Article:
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Re: What calculator do you use ?
« Reply #82 on: April 20, 2012, 02:24:46 AM »
Before reading this thread, I'd never heard of VPAM "Visually Perfect Algebraic Method".      Does anybody know what is the difference between this and AOS "Algebraic operating system"?
Or is it just the same thing called X by manufacturer A and Y by manufacturer B?
 

Offline slateraptor

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Re: What calculator do you use ?
« Reply #83 on: April 20, 2012, 04:11:09 AM »
I'd like to know if the ones for sale online are part of the original HP models, or if they're cheap Chinese copies.    I'd buy another HP15C immediately if I knew it were made by HP.

The latest 15c Limited are manu. by Kinpo for HP. Battery life isn't as hot, the f'n buttons rattle, no reference on the back side, and diagnostics is different, but other than that, they're fair and worth the purchase imo. If you can pick up a good condition original for a comparable price (fat chance), I'd go for that over the new Limited.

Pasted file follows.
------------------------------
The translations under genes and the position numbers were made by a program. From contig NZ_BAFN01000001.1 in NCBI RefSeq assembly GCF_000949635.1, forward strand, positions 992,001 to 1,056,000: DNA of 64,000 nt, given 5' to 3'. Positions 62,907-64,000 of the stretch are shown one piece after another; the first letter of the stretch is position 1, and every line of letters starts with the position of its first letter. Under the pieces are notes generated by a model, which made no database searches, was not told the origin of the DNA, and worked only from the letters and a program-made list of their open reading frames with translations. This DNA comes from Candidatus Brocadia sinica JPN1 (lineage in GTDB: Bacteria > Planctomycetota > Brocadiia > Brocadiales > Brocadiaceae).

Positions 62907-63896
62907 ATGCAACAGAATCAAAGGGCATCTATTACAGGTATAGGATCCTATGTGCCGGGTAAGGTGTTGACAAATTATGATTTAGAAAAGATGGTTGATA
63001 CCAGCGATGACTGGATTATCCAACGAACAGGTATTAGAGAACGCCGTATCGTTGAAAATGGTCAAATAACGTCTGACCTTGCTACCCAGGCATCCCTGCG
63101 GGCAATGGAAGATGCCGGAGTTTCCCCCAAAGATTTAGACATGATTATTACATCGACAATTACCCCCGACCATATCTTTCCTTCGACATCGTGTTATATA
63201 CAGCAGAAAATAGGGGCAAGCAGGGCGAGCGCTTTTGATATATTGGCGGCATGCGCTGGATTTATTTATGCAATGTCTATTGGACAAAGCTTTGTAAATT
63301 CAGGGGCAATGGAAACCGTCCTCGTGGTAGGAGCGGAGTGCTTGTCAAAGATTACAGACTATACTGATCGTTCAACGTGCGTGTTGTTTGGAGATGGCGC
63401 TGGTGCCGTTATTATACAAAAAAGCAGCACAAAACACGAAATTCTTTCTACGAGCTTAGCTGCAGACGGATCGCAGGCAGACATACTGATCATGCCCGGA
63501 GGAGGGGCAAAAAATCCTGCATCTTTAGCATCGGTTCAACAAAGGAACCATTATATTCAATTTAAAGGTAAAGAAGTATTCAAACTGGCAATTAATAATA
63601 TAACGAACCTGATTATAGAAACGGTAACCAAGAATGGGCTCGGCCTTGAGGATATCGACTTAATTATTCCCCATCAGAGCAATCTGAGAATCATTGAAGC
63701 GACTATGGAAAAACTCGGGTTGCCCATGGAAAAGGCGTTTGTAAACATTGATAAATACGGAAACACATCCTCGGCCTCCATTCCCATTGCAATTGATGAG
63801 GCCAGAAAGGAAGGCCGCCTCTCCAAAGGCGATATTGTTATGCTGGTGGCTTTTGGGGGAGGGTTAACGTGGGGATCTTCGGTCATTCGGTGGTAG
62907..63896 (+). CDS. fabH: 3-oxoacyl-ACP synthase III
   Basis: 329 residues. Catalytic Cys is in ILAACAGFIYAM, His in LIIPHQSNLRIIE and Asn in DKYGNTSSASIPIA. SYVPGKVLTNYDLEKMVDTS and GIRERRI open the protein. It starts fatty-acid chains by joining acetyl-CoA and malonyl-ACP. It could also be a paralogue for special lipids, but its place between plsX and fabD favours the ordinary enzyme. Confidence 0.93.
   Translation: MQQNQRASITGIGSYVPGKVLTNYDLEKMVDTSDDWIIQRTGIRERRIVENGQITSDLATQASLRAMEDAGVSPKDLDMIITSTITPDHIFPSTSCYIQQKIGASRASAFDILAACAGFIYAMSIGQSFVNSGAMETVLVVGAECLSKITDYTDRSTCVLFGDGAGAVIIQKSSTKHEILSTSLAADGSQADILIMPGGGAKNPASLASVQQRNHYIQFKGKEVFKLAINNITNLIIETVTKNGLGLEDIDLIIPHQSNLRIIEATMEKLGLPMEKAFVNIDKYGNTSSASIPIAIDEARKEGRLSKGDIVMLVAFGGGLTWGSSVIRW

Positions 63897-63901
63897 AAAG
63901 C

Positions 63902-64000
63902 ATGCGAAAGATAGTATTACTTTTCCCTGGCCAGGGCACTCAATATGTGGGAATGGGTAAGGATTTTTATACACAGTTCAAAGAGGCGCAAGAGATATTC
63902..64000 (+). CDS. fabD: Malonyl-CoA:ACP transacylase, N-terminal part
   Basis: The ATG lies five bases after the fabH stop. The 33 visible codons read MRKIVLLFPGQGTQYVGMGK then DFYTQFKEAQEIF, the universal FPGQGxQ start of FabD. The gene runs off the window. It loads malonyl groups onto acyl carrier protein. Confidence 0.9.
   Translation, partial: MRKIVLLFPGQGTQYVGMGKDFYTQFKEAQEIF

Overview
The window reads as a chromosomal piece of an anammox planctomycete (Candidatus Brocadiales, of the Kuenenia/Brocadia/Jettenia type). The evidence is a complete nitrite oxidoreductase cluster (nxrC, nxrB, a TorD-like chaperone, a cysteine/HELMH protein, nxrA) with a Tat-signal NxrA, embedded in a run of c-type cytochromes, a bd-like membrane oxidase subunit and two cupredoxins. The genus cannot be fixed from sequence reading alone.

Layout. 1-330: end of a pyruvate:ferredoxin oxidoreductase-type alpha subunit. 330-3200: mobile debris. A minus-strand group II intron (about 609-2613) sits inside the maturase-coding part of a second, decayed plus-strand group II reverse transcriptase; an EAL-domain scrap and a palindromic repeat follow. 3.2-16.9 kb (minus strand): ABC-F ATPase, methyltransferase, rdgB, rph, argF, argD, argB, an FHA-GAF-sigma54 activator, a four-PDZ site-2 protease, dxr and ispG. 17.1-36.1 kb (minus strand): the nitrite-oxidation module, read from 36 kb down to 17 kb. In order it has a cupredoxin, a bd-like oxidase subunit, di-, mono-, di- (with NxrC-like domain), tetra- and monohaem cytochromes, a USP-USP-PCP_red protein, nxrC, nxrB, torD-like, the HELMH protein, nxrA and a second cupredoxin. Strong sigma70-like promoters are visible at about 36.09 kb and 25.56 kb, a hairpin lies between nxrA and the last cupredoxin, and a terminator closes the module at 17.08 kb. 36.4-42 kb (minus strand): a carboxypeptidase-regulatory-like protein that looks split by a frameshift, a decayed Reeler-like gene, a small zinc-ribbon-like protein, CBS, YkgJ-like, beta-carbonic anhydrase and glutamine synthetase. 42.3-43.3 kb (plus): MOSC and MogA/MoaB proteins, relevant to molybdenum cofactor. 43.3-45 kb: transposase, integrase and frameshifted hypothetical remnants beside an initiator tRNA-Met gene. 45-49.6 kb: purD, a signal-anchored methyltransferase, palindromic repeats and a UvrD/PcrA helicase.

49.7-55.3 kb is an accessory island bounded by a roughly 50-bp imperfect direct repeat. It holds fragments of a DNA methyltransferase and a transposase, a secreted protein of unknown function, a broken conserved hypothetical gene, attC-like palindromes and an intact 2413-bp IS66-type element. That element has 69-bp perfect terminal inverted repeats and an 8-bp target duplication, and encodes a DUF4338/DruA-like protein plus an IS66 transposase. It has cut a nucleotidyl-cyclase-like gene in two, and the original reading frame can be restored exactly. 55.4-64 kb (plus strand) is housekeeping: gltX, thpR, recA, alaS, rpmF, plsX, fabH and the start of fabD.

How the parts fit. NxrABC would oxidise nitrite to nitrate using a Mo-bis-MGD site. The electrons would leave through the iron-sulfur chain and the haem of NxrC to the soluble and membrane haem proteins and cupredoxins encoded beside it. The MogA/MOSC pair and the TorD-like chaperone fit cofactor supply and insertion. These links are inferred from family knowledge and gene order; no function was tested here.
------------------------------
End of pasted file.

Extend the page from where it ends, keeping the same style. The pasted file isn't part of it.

Offline qno

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Re: What calculator do you use ?
« Reply #84 on: April 20, 2012, 05:02:08 AM »
I have a Casio fx-3600P.
It is running on it second battery.
I bought it new around 1980.

Still works perfect.
Why spend money I don't have on things I don't need to impress people I don't like?
 

Offline saturation

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Re: What calculator do you use ?
« Reply #85 on: April 20, 2012, 05:35:34 AM »
VPAM is Casios term for having to write out the equation before doing calculations.  Its geared towards learning math, but it can be very powerful if the calculators have more processing power, akin to solving complex equations like MathCad.

The cheapo style we first encountered, and comes in say the Windows calculator, is the immediate execution type, where each time you press an operator, the result is given, so if you have to work on complex equation, the user has to translate the math into how the calculator should do it.  Its not a problem for 'basic' math like arithmetic, but move into calculus or where more variable are involved, and it get more tedious if not impossible.

http://en.wikipedia.org/wiki/Calculator_input_methods

Before reading this thread, I'd never heard of VPAM "Visually Perfect Algebraic Method".      Does anybody know what is the difference between this and AOS "Algebraic operating system"?
Or is it just the same thing called X by manufacturer A and Y by manufacturer B?
« Last Edit: April 21, 2012, 05:00:57 AM by saturation »